Eurogamer: Could you give us a bit more detail on the overall story? What is it really about?
Fumito Ueda: We haven't defined ourselves any relationship between the young man and the young girl except she is very important to him for some reason; for some reason her soul was lost; and he wants to try and get it back for her and bring her back to life essentially. The only way to do that is to capture the sword that has the power to bring her back to life. As for the role of the colossi that come out in the story, we want to save their role and their meaning in the story for the player to find out, because it does come out in the course of the game what their purpose is.
Eurogamer: The sword in the game seems to act like a hint system - you hold it up to the light and it shows you where to go. Do you have any other systems in the game that show players what they need to do next?
Fumito Ueda: The only thing I can think of specifically off the top of my head is that when you have the sword in your hand and you're climbing up one of the colossi, the sword will respond to the colossi's weak points and that will give you an idea what the weak points are. And also the sword itself has meaning within the storyline.
Eurogamer: When people think of good game graphics, they often focus on high resolutions and smooth contours, but ICO and Shadow work differently. What would you say were the technical reasons for this approach?
Fumito Ueda: Half of it is intentional - to create this particular look. The other half is to some extent a function of the hardware platform, the fact we're trying to create a much broader and deeper world than we created in ICO. To do that, you have to either compromise a little on the graphics in order to have a much broader picture to present, or create a very narrow world where the detail is very high. With the PlayStation 2 platform, it's got to be one or the other.
Eurogamer: ICO was praised a lot for its themes - the sense of abandonment and isolation, particularly the companionship between Ico and Yorda. What sort of themes would you say you've focused on in Shadow of the Colossus?
Fumito Ueda: There are lots of games where the battle action is kind of central to the story, but most of them involve fighting opponents that are approximately the same size as you or smaller, generally, and looking at all of these different games the impression we got was that it would be much more heroic and much more exciting to have the main character battle creatures that are much, much bigger than him and to defeat them, and so we wanted to focus on that contrast between the normal, so-called human type hero fighting these giant creatures. So that was a big aspect.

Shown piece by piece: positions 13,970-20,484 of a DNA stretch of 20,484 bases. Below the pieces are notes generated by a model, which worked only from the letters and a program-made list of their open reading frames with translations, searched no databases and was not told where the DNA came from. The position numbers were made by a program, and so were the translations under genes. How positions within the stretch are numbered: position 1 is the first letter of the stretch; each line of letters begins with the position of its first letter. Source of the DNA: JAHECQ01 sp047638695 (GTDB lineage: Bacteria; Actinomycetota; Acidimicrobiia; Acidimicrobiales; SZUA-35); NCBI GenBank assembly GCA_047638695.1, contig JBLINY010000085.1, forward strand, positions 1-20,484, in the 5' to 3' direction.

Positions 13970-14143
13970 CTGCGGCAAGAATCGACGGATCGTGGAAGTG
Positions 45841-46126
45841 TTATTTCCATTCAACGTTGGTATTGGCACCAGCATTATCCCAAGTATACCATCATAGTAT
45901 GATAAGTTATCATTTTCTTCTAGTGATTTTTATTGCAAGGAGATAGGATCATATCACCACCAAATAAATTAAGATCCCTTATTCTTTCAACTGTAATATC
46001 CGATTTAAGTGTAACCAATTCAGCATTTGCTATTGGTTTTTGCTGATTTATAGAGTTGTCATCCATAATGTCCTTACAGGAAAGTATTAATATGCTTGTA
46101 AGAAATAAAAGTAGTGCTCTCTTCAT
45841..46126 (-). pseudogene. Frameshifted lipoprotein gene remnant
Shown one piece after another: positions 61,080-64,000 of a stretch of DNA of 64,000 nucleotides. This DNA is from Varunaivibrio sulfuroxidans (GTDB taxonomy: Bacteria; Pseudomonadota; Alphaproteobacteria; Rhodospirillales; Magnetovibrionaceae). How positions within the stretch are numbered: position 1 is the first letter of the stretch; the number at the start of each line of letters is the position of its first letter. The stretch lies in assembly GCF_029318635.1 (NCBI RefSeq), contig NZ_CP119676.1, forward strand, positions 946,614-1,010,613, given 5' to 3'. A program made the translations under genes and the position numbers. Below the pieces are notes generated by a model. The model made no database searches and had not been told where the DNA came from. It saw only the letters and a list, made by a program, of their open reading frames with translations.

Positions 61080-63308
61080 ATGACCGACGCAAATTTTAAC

As far as the relationship between the playable characters and the non-playable characters - there's still that focus on those relationships, not as strong as before. We have NPCs like the horse which is an active character in the story and so forth. The focus is not quite as much on the relationships as it was before, although the way we look at the relationships is the same.
Eurogamer: A lot of people held ICO up as a work of art. Do you see the game as art?
Fumito Ueda: Of course it always makes us happy to hear that kind of comment. I was originally an art student and was in the art field, I just happen to be working in the game field at the moment, but for me to have my work called art is a huge compliment. The difference being that in this field I'm not trying to create a work of art, I'm trying to create a product and I keep that in mind. This is a process of creating a product that has to be sold; it has to be popular from that point of view as well. So strictly speaking I can't say I'm creating art.
Eurogamer: Most games seem to have difficulty coming up with even two or three interesting "boss" enemies, whereas you seem to have come up with a game consisting of nothing but. Did you find it difficult to keep coming up with interesting ideas?
Fumito Ueda: You're right - it was a lot of work to come up with the 16 colossi that come out in the game, but in fact I had more that I wanted to include.
We'll be able to see the colossi that Ueda-san and his team were able to include when Shadow of the Colossus arrives in Europe next spring. Or rather, when we import it in just under a month's time. We were hardly going to wait, were we? Join us then - and be sure to check out the Shadow of the Colossus trailer we nabbed at TGS.